Dr. W. Edwards Deming is considered by many to be the father of modern quality improvement. Among other important insights into how businesses could become more efficient, reduce costs, and increase customer value, he popularized the PDSA quality improvement method. It is a four-step cycle used to achieve continuous improvement, consistent results, and resource maximization in processes and products.
The PDSA cycle of quality improvement, sometimes called the “Deming Cycle,” is based on the scientific method, which approaches problems through hypothesis (plan), experimentation (do), and evaluation (study). In business, the output of a successful PDSA cycle is a new standard work that institutionalizes the improvement. Once complete, the cycle begins again, and further progress can be achieved as processes move ever closer to perfection.
During the planning phase, it is crucial to not jump to solutions, as people so often tend to do. It's often said that half of the time in a PDSA improvement cycle is spent on "plan," even if it's illustrated as four quadrants of a circle.
Some organizations prefer a formal PDSA charter document to capture and communicate the plan. Others take a more relaxed approach, but in either case, improvement management software is a valuable tool that creates a home for the plan itself and any associated documents, images, diagrams, or other assets.
The planning step must include answers to the following questions:
- What are we trying to accomplish?
- Do we understand the problem and the current situation?
- How will we know if the change is an improvement?
- What changes can we make that will result in improvement?
- Who should be involved in the project?
- What are the dates and milestones associated with this work?
Value stream mapping, fishbone diagrams, and the 5 Whys are helpful improvement techniques to deploy during the planning phase.
Once the planning phase is complete and a hypothesis has been made about specific changes expected to lead to measurable improvement, the “do” step can begin. This part of the cycle should be considered experimental. As with a scientific experiment, careful observation and data collection are just as important as the action itself. We don't want to jump to the conclusion that our action is an improvement if there isn’t substantial evidence for it.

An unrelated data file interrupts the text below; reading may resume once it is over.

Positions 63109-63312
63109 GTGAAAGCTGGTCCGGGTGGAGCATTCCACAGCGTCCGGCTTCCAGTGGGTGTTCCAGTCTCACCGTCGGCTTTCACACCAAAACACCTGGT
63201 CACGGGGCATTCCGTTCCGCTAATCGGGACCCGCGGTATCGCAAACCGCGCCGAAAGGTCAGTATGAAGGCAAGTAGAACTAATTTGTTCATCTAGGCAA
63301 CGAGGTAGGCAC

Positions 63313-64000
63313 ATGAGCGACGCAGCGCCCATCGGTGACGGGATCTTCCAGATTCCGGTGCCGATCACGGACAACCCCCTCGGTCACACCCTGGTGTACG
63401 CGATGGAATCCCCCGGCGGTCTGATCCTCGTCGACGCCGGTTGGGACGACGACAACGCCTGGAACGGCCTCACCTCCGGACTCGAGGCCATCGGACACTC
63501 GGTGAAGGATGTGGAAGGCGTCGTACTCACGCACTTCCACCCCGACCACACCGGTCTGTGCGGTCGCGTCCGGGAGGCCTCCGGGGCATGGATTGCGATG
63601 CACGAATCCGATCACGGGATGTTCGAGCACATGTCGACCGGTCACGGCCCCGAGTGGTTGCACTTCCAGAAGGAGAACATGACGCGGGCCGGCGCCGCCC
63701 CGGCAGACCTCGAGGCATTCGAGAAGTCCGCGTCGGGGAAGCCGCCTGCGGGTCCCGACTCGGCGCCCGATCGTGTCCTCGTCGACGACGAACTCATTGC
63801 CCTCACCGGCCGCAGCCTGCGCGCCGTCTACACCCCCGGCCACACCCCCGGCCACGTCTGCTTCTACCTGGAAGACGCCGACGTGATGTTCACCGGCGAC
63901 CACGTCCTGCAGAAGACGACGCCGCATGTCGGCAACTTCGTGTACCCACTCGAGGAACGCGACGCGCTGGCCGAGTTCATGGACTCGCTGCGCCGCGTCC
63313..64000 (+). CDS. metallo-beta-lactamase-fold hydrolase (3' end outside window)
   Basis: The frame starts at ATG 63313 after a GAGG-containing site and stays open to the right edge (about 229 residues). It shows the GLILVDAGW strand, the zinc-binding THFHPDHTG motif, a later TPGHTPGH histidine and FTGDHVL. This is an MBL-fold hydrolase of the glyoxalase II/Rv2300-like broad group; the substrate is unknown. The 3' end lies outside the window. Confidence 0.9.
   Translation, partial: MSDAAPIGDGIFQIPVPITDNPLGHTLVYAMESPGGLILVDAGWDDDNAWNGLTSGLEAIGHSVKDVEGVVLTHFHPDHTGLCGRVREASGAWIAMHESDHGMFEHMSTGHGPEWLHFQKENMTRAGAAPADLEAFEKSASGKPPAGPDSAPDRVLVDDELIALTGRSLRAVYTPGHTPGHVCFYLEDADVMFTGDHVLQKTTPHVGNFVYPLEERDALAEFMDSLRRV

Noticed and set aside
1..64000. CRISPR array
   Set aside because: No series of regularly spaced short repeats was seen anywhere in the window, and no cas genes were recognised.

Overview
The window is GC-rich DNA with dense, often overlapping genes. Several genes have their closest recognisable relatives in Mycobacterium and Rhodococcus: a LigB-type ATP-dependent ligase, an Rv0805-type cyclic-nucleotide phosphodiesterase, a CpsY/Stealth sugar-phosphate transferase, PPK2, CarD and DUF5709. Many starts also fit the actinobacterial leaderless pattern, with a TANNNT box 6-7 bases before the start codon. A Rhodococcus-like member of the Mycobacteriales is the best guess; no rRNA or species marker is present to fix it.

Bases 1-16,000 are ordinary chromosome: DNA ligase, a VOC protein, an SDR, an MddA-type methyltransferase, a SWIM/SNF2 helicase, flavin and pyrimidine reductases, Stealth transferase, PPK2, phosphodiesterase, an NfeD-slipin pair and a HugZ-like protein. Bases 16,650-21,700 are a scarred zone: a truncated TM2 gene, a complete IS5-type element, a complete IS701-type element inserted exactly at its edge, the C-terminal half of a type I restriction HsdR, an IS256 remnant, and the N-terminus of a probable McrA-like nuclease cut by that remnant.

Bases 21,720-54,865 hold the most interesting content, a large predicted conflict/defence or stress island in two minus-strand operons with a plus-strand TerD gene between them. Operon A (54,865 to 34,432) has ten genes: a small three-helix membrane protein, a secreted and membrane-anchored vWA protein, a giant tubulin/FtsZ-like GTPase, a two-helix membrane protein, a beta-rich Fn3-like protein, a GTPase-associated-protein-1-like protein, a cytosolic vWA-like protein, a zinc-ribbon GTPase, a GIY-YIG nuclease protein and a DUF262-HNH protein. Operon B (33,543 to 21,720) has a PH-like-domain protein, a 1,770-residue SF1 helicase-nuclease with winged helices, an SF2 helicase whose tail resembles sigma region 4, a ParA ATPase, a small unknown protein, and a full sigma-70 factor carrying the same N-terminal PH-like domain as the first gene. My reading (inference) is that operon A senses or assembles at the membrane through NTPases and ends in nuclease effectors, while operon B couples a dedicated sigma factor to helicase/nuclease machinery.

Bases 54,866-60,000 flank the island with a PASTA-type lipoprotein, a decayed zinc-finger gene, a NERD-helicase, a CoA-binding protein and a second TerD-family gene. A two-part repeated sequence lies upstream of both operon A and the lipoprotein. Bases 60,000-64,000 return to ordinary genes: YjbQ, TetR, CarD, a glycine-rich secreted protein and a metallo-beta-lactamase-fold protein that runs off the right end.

At this stage, it is essential to be careful not to implement multiple changes at once. Doing so will make it difficult to understand the impact of each shift. That’s why the PDSA quality improvement method is so helpful. You can implement one change, understand the results, and then quickly begin again to try a new experiment.
The study step is arguably the most important of the PDSA cycle quality improvement. During this phase, the actual results of the experimental improvement are compared against the expected results. The reality of the implementation is compared against the plan to make sure that what was done matches what was proposed and to make sure that there weren't any unexpected side effects created by the change. The team gathers data and analyzes it to determine if a measurable improvement was achieved and if it meets the expectations defined in the planning phase.
Teams commonly use control charts to visualize the results of the process over time. They can help sort out standard (expected) variation in results from special cause (unexpected) variation.
One thing to note here is that some organizations use the word Check rather than study, so you may find references to the PDCA cycle of quality improvement.
If the study phase reveals that the change resulted in the anticipated improvement (without causing any new problems), the adjustment step can begin. If the desired outcome has been achieved, the changed process becomes the new baseline for future activities. Standard work documents are updated to include the change, and performance expectations are modified accordingly. The cycle is then repeated against the new process, and additional improvements are considered.
This is when it is time to communicate the change with all stakeholders and recognize the efforts of those who participated in the work.
As visually represented here, PDSA in quality improvement can be used to identify new standards that constantly improve process results and, therefore, customer value. The guesswork is removed from improvement initiatives, making it easy for organizations to realize the benefits quickly.